At the same time it's great that the editors weren't daunted by tweaking the journal's overall content, and are offering us something different, as though we were reading independent anthologies rather than two volumes of the same periodical. Shock Totem deserves an audience and I recommend the purchase.

"The Rat Burner" by Ricardo Bare. 7/10
A young man sharing a run-down room with a prostitute earns a living as a "guide," taking people into the rat-infested alleys toward a black door that promises... something. Yet the guide knows that those willing to pass through the doors are set for a horrible journey. A good story, well written, with a nicely delineated rodent-filled neighbourhood. The characters, though not closely developed, work quite well, and I did sympathize with the leads. There is the occasional melodrama that is slightly distracting, particularly since most of the prose is straightforward. No explanation of what's lurking behind the black door is needed, so when it came I was a little disappointed. Minor comments on an otherwise strong opening story.

"Sole Survivor" by Kurt Newton. 5/10
Editor & publisher K. Allen Wood promises that Newton's stories in the first two issues will be the only back-to-back issues that will feature a story by the same author. Too early for a such a promise, as though he has done something wrong to allow an author to return. Personally I don't mind, so long as the story itself is worthy of inclusion. Wood selected well by going with "Thirty-Two Scenes from a Dead Hooker's Mouth" in Shock Totem #1, a far better story. "Sole Survivor" is a piece of flash, amusing I suppose (for those who like flash), about the eventual evolution of "reality television."

"Sweepers" by Leslianne Wilder. 7/10
Leslianne Wilder's first published story is flash-like in that it's short, yet it's thankfully long enough to avoid the trappings of flash, such as flat characters and a scenario that relies to heavily on a punchy ending. "Sweepers" is told through the point of view of a man trapped with others at the top of a metropolitan skyscraper while the world below is engulfed in a sort of biblical flood. The narrative progresses as the water continues to rise. A good story, though a little a little over-written near the end for my tastes. Nonetheless the writing is effective and the apocalyptic scene is well rendered; a nice change from those trendy apocalyptic zombies. Water is far creepier than the walking dead, especially since you can't thwart it with a shovel or a shot to the head.

"The Rainbow Serpent" by Vincent Pendergrast. 7/10
Gavin's girlfriend has recently left him and he's having a hard time coping. On his way single-mindedly to Wollongong with a gun in his jacket, the bus ride seems lengthy and a little unusual, the passengers overly friendly and the driver playing on a harmonica. The scenario is interspersed with brief segments of the Rainbow Serpent, an ancient creature learning to survive in a world overcrowded by humans. A strangely compelling read, I really enjoyed its oddities. The surreal quality grows, mixed well with Gavin's very real, unjustified anger toward his former girlfriend. Rather than a Lovecraftian form of ancient horror, the creature in "The Rainbow Serpent" is a reflection of our darker selves.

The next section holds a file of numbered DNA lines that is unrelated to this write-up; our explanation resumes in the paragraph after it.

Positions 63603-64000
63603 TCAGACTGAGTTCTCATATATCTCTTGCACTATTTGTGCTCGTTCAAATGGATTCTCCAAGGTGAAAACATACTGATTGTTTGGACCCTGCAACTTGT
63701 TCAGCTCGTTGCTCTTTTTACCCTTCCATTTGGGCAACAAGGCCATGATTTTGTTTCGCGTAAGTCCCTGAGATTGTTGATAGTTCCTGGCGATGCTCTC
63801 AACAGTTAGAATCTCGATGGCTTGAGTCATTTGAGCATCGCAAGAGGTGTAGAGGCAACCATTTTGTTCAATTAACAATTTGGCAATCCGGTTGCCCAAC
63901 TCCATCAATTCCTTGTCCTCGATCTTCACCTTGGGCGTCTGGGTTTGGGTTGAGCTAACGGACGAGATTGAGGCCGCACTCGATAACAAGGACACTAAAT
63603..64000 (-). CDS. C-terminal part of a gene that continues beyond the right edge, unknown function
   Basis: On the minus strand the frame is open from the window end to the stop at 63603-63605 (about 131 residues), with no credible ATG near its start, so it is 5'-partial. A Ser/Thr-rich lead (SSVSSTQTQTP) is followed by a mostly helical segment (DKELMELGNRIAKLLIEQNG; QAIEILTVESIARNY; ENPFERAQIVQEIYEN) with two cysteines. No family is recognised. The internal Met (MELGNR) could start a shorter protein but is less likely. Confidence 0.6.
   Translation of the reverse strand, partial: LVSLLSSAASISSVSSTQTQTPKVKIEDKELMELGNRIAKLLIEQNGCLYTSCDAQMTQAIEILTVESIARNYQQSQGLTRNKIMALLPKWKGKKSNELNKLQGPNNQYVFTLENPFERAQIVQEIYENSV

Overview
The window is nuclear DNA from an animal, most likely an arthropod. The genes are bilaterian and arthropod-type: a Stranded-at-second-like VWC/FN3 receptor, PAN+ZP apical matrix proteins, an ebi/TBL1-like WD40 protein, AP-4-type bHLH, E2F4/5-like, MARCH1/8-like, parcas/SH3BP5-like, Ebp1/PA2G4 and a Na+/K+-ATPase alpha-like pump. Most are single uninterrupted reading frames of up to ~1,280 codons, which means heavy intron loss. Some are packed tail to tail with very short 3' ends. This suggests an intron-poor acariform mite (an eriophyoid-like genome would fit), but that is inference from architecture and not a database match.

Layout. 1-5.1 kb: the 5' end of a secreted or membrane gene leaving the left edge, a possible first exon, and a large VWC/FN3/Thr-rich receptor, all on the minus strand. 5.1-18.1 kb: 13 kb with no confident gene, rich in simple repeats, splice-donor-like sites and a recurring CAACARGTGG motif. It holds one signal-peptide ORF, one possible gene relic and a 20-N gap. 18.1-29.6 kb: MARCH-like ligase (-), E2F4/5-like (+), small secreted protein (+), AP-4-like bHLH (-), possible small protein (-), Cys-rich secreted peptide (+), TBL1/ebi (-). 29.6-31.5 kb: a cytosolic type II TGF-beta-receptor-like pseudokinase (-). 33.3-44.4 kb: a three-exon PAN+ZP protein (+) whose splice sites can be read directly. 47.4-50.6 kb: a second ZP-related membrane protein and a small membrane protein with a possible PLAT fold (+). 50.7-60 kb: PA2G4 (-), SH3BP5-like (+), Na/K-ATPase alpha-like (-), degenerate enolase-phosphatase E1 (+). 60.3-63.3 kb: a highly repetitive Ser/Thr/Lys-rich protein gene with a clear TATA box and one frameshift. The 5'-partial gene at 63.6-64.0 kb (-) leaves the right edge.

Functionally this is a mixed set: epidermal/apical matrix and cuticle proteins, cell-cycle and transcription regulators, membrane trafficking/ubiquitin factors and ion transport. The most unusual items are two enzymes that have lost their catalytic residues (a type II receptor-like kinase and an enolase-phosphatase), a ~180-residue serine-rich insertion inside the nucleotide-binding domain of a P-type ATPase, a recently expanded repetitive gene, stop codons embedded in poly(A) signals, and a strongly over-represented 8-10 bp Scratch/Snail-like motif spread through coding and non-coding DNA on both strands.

"Pretty Little Ghouls" by Cate Gardner. 5/10
Another flash story, serious in tone. A young woman is waiting to be executed. She is a danger to every living thing, since her touch brings instant death. Great idea and well written, but there just wasn't enough here for me to either fear or sympathize with our mutant.

"Messages from Valerie Polichar" by Grá Linnaea and Sarah Dunn. 6/10
A hot topic of fairly casual discussion has been the eventual fate of personal information on the internet once the current generation passes on. Who will monitor the billions of bits of info of an entire online society once that population has died off? In this piece an obsessive and superfluous woman gets so overcome with anxiety relating to this idea that her existence is focused around it. It's a tricky story since its lethargic tone and atmosphere works appropriately well, but threatens to disappoint since the protagonist is so unsympathetic. Needlessly self-absorbed, I didn't care for her silly anxieties, yet at the same time this obsessiveness with the irrelevant is a sad modern reality. Our "hero" is not wondering philosophically about fate or the value of one's existence, but instead develops a paranoid belief that some deep-seeded message can be found in the online ghosts of the dead. I sympathised for her husband, though he does lack a backbone.

Incidentally, in the end-notes the authors mention that Valerie Polichar is a real person, the editor of The Grasslimb Journal (San Diego), and they liken the story to Charlie Kaufman's blend of reality fantasy.

"Return from Dust" by Nick D. Bronson. 4/10
A soldier is killed in battle and awakens as a monstrous, unfeeling cyborg. My problem with this story was essentially that it was written in the first person. The tone throughout is cold and, well, cyborg-like, which makes sense, but the detached reading of the battle at the opening left me detached from the narrative. Moreover, a machine that recalls with detail its previous human emotion and is nonetheless so removed from that self that it can recall these details without any form of grieving, sense of loss, detachment, or any other natural connection. I couldn't even figure out its instinct to kill. Is that due to its detachment? But if so detached, why focus on the previous life with so much respectful attention to detail. Why even narrate the story if the cyborg's aim is to blindly march forward with destructive intent?